BMW Light cars

A full circle.

BMW got into the business of manufacturing cars in 1929 by taking over the Dixi Company of Eisenach. Dixi had been producing the Austin 7 under licence since 1927. The car became the BMW-Dixi and from then BMW began to develop the car, producing the 3/15ps model in 1930. A tourer could be purchased for 2,800 marks and 350 to 400 cars were produced each month. A two-seat sports car the Wartburg sports was produced in small numbers, part of the total of the 20,000 basic models produced.
BMW Dixi 3/15ps
In 1930 a version with independent front suspension retaining the transverse leaf spring, was produced until 1932.This was superseded by the 3/20 with a backbone chassis and a 788cc over head valve, pressure lubricated engine that was otherwise similar to the Austin engine and independent swing axle rear suspension.  A few thousand of these were produced. The 3/20 was a much heavier car than the 3/15ps, the former weighing 660Kg and the latter 388kg. The 309 was an 845cc four that was available until 1936. It shared a chassis and body with the 1.5 litre 315. Nine thousand seven hundred and sixty five 315's were produced between 1934 and 1937 The first of the classic sixes produced by BMW with a twin tube chassis frame and transverse leaf I.F.S and available in eight body styles.
BMW 315
After 1937 BMW turned it's back on the light car until 1955 when the company began to produce a mini car with a similar performance to the 3/15ps, the Isetta. The Isetta was an Italian design produced under licence, A repeat of the Dixi story, but this time using a BMW engine, a 247cc later 297cc motorcycle unit. The over one hundred and sixty thousand examples produced between 1955 and 1963, creating the much needed revenue for BMW that their large engined models had failed to do.
BMW Isetta chassis
The next minicar the 600 was a development of the Isseta. A four-seat car that was fitted with another BMW motorcycle engine an air-cooled flat twin unit of 582cc at the rear. Produced from 1957 to 1959, just under thirty five thousand 600's were made.
BMW 600
The 600 had not as successful as the Isetta but the next small car the 700 was. Fitted with a 697cc version of the engine fitted to the 600 and with a similar layout, but with a conventional body designed by Michelotti. Over one hundred and eighty eight thousand examples were produced between 1959 and 1965.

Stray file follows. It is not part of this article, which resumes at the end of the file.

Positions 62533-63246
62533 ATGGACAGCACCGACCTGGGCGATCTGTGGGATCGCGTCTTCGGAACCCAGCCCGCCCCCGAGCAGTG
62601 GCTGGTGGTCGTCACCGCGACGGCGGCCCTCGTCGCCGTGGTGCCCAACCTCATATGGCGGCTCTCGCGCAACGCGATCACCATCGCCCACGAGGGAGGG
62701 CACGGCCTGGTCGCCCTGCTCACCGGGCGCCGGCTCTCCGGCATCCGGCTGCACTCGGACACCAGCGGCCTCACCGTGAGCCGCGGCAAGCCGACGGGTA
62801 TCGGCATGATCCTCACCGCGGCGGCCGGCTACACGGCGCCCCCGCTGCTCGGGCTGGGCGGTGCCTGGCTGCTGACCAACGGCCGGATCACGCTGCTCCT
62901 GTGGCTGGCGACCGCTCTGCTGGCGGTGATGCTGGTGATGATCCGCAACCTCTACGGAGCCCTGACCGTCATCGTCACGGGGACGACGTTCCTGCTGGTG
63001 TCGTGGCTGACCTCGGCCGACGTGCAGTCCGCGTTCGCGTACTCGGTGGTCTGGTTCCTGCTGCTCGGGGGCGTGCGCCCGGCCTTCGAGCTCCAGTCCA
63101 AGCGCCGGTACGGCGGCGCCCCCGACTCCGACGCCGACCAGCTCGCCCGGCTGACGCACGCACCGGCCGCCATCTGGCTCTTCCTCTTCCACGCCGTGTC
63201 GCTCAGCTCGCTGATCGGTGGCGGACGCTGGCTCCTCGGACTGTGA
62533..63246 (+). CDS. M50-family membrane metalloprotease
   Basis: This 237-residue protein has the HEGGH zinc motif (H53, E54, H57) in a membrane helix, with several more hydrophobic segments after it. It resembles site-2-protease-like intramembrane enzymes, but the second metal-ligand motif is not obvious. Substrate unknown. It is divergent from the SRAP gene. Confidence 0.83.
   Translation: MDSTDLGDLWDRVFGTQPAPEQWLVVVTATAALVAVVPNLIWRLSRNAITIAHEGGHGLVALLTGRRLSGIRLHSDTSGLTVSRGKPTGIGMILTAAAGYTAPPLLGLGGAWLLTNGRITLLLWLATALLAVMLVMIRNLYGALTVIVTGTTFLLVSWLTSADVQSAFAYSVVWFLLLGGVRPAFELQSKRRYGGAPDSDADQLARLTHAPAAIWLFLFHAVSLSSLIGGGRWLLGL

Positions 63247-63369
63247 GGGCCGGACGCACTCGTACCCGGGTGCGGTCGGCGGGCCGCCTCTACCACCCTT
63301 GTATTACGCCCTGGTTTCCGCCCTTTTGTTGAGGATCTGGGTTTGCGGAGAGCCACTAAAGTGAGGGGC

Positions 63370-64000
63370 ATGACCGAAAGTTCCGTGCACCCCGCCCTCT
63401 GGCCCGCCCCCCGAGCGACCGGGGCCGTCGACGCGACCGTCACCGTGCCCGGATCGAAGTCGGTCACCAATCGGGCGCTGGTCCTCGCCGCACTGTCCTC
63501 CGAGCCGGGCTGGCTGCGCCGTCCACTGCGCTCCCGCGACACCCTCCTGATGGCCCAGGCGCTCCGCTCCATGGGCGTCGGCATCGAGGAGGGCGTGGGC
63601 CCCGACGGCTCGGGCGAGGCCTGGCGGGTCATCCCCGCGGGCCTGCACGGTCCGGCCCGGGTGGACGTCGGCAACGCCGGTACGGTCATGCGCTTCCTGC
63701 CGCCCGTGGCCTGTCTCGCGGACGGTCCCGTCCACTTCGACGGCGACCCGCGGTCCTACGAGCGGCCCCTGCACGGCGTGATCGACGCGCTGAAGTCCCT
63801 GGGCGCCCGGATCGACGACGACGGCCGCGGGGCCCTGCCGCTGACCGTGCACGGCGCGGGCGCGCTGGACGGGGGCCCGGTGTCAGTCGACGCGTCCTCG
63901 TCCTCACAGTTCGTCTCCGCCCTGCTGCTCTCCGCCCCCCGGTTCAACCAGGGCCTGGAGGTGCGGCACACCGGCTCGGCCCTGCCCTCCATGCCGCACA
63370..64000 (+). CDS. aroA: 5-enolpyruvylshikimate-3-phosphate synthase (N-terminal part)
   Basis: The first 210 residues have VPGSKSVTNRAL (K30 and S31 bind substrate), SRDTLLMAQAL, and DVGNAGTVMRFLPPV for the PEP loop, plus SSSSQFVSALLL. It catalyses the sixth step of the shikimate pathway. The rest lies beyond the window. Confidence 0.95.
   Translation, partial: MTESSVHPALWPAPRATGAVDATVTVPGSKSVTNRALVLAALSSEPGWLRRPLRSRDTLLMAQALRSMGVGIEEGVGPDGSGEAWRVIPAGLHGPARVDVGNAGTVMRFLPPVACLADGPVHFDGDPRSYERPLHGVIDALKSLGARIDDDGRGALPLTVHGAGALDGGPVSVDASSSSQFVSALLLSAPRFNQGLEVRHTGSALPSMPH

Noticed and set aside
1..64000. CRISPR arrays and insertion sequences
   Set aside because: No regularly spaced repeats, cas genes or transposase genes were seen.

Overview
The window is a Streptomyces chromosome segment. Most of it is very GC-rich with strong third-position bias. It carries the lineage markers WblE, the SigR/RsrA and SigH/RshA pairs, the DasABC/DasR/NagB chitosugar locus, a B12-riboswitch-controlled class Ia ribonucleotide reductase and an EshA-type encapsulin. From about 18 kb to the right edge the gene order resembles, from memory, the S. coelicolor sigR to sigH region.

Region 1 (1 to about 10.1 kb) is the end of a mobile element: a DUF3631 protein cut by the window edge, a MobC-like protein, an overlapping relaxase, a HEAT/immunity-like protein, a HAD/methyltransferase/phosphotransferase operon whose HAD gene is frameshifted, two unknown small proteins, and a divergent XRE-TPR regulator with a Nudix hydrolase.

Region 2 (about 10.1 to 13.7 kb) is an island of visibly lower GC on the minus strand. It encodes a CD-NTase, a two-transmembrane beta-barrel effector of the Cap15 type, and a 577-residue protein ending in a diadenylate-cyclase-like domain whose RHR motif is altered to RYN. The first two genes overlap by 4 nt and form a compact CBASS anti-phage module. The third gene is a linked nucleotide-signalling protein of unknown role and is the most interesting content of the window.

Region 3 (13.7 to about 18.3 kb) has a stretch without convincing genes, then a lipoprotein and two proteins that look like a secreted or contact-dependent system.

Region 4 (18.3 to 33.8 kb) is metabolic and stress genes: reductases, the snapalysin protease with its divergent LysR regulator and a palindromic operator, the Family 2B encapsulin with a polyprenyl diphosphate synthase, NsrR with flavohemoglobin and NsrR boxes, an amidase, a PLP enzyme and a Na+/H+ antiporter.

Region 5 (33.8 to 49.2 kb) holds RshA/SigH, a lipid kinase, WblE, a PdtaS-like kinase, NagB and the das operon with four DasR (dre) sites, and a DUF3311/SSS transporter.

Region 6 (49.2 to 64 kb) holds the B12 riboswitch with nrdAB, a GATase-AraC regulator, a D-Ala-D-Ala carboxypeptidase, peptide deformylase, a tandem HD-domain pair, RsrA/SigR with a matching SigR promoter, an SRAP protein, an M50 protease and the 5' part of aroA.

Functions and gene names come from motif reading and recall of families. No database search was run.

While these minicars were being produced, tiding the company over, the design and development of the model that would lead BMW to it's present prosperity was underway. The 1500's were the forerunner of the modern BMW's with a unit construction chassis/body unit, a four-cylinder overhead camshaft engine of 1499cc. McPherson struts type front suspension and independent rear suspension. Almost thirty five thousand examples of that first model and a 1600 development were produced by 1966. They were replaced in 1966 by the 1502 and 1602. By 1977 when the new 3 Series had taken over the roll of BMW's smallest car they had produced 349,955 examples. There had been a 1600 version of the 3 Series and the 3 Series Compact from 1975 until 2003.
The Austin Seven, the design of which was used to produce the BMW-Dixi in the 1920's was first produced at Longbridge Birmingham England. In 1959, the British Motor Corporation introduced a new model also produced at Longbridge that was a true successor to the Seven. Badged as an Austin Seven or a Morris Mini Minor, the car soon became known as the Mini. After a disastrous episode when they owned the Rover Group, including the Longbridge factory, BMW sold off most of the company, but they retained the design of a new Mini. It had been planned for the new Mini to be produced at Longbridge. The Mini, which is now produced at the old Morris factory at Cowley Oxford England, also retained by BMW. The MINI is sold throughout the world alone side the BMW range. So the lightcar sold by BMW today has direct links with the first car it produced, a full circle.
BMW Mini

Disconnected Jottings

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